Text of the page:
In this seminar we will study moments of change at seven crucial stages in the life cycle (childhood, adolescence, courtship and marriage, work, maturity and death) in order to discover the conflicts and contradictions, the emotional truth, and the possibilities that such moments hold for us. Our medium will be the short story. Great short stories show us convincingly how change comes about, each one unique and yet ultimately universal. How do moments of revelation occur? What are these changes each of us must discover in a unique way? What pushes us? What show us the way? Or does it result from within?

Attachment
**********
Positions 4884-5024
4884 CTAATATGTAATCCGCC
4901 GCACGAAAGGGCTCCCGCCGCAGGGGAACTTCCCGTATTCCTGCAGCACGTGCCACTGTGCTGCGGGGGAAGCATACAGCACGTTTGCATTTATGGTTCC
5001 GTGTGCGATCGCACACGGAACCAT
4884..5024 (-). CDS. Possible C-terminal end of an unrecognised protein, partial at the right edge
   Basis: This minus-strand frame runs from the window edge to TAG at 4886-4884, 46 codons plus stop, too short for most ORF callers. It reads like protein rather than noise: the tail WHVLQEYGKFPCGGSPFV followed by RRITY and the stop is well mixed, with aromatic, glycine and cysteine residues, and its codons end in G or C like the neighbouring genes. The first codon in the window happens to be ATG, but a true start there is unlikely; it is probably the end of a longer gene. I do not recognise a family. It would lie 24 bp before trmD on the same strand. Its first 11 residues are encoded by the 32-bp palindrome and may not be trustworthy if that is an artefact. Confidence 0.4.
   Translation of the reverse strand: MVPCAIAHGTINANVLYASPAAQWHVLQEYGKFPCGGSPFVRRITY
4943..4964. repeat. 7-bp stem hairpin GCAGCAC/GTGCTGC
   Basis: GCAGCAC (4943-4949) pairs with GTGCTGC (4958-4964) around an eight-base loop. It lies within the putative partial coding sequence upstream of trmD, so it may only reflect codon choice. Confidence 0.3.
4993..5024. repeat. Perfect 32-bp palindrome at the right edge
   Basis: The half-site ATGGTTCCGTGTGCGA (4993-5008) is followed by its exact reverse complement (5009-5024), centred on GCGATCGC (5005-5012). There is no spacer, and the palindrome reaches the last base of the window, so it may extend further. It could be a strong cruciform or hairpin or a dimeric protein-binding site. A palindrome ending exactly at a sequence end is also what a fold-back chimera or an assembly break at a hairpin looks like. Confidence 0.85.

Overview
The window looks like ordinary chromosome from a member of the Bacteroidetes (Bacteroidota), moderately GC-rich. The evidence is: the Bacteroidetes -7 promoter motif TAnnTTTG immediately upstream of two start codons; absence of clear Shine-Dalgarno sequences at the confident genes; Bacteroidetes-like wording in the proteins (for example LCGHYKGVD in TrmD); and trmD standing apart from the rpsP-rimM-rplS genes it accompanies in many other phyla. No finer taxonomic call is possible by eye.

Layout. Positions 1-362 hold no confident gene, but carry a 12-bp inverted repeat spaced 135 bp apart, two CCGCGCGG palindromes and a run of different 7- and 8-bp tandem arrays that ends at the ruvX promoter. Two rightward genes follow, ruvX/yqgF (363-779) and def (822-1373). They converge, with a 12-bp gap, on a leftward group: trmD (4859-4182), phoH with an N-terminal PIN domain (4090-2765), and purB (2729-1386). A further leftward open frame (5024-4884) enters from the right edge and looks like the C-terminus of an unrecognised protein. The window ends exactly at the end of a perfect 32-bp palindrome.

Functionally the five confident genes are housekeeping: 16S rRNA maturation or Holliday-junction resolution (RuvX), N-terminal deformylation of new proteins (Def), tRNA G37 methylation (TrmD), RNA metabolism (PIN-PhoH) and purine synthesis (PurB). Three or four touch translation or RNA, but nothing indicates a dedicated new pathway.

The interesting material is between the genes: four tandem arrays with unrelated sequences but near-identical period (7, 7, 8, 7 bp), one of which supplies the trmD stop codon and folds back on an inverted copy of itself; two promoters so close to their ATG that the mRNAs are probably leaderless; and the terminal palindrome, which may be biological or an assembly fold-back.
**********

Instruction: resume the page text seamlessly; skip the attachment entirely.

Each class will begin with a discussion of an illustrative short story, followed by a writing exercise inspired by it, and then discussed in small groups. We will gather again to share what has been written by those who wish to. Each student will be encouraged to produce and thus discover, the imaginative and regenerative potential residing in her/his imagination. The writing submitted will be both shared with the class and discussed in one on one sessions with the professor. In a final paper each student will put their pieces together to reflect the whole. Guest speakers will be invited, both psychiatrists and authors. Dr. William Tucker will talk about Erik Erikson’s eight stages of psychosocial development. A collection of most of the short stories we will read is available in How People Change: the Short Story as Case History, by William Tucker and all will be found online.
Application required. The application process for fall-term Freshman Seminars opens Wednesday, July 7 at 10:00 a.m. (EDT) and closes on Monday, July 19 at 12:00 noon (EDT). Apply for a Freshman Seminar